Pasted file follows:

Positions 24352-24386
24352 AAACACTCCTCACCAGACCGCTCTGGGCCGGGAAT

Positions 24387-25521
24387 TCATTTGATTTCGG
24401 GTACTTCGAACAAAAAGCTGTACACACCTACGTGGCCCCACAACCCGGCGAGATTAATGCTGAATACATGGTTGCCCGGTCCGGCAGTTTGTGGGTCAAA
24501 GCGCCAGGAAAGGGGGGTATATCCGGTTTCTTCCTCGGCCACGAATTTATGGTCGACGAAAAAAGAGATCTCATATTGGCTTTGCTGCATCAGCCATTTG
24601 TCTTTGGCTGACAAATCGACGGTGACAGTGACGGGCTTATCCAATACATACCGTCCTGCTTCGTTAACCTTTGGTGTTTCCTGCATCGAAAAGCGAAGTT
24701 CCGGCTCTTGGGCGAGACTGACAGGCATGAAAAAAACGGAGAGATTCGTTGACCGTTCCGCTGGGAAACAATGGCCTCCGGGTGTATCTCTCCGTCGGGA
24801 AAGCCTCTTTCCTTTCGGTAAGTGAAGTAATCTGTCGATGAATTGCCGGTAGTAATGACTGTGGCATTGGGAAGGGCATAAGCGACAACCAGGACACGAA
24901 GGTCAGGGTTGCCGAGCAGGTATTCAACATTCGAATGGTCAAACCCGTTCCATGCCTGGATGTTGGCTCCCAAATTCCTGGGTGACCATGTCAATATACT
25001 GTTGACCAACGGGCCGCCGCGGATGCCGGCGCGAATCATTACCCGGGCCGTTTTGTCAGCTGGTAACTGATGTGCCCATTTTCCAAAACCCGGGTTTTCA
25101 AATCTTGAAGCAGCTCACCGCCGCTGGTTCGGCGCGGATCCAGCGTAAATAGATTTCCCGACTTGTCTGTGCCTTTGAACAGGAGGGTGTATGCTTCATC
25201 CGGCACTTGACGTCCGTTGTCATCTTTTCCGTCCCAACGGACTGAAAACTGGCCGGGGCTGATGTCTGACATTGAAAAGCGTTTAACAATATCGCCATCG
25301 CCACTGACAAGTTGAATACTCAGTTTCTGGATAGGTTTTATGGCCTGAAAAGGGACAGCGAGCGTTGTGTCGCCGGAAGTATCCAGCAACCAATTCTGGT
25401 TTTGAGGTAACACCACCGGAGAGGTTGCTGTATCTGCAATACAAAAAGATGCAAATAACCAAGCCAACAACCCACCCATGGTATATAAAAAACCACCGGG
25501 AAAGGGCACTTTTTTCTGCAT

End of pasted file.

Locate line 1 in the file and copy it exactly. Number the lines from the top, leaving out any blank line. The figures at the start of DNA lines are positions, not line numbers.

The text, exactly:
Positions 24352-24386